Climate Change Mentions Are Deleted From the Bureau of Indian Affairs’ Website

By Yessenia Funes Jun 14, 2017

The Bureau of Indian Affairs (BIA) has made some subtle, but telling, changes on its website. It recently removed all mentions of climate change from its Tribal Climate Resilience Program website. Now, it is called Tribal Resilience Program.

Here’s an image of the original website:


And of the current one:


BuzzFeed News first reported on this June 12. The program was created in 2014 to help tribal nations mitigate climate change impacts. It is supposed to provide funding and guidance for tribes so that they can build climate resiliency programs, especially given that climate change has hit many tribal nations (like those in Alaska) harder than other communities.

“Tribal communities are particularly vulnerable to climate change, so I think they will be displeased that the administration is trying to deny that there is such a thing,” said Kevin Washburn, a law professor at the University of New Mexico who served as assistant secretary for Indian Affairs from 2012 to 2015, to BuzzFeed News. “Trying to erase its existence from the public record is short-sighted.”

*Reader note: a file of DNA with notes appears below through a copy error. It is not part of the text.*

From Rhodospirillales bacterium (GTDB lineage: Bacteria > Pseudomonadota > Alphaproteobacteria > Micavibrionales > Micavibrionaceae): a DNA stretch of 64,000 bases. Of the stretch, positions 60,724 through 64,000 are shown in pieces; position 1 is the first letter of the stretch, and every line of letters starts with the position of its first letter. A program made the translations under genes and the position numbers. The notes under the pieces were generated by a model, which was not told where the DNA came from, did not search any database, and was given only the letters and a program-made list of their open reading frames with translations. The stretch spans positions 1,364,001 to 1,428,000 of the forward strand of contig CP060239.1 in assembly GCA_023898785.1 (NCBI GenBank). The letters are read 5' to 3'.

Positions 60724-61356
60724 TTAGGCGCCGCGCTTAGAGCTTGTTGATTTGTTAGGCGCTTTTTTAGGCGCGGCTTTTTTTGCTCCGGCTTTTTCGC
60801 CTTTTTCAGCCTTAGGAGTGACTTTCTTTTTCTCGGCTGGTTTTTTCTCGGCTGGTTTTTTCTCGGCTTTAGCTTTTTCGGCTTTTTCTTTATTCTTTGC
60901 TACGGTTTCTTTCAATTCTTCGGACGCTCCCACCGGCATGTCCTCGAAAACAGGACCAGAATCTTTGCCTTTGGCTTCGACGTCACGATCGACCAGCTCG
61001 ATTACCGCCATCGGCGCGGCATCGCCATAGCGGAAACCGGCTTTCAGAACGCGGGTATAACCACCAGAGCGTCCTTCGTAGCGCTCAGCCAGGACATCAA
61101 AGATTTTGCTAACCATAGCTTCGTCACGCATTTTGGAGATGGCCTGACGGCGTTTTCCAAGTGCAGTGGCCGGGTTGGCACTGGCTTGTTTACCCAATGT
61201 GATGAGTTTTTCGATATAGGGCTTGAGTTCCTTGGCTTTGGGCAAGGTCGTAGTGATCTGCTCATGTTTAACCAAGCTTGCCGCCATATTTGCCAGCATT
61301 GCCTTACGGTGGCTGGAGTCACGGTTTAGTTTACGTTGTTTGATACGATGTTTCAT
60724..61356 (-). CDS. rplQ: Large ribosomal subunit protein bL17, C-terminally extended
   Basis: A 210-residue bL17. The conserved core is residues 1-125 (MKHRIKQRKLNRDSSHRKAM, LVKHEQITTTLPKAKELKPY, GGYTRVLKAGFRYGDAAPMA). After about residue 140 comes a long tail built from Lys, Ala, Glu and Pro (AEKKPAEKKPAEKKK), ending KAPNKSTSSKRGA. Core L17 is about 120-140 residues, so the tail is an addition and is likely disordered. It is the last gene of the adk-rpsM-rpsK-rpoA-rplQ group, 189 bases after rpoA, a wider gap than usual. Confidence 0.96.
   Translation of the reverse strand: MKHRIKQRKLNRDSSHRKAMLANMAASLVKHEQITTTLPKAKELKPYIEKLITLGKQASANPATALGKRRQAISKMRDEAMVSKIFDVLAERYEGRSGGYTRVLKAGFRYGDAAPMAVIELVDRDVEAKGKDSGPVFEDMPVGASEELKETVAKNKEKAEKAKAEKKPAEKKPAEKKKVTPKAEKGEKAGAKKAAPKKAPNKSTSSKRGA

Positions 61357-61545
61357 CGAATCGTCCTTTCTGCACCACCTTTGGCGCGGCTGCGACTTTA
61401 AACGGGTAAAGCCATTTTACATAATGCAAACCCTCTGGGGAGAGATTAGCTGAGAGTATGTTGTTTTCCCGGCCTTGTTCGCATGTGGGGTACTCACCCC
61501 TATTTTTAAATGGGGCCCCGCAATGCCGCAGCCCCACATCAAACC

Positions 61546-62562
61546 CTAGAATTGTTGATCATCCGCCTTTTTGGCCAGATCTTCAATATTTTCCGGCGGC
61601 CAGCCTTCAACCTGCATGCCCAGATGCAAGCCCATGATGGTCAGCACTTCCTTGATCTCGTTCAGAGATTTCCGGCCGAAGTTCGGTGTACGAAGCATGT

It’s unclear when exactly the site changed, but Internet archives show the old site as it read in May. The previous site said:

Mainstreaming climate change considerations into all Bureau of Indian Affairs (BIA) activities, and supporting federally recognized Tribal Nations to do the same, is a high priority for the administration and the Department of the Interior (DOI).  Climate change will bring new challenges to Indian Country and Alaska Native Villages.

That entire section is now gone. And, as BuzzFeed noted, the Tribal Climate Resilience Awards, which go towards helping tribes prepare for climate change, faces nearly $10 million in cuts under President Donald Trump’s proposed 2018 budget.

This isn’t the administration’s first attempt at clearing climate change off federal websites. The EPA’s climate change website was all but removed in April.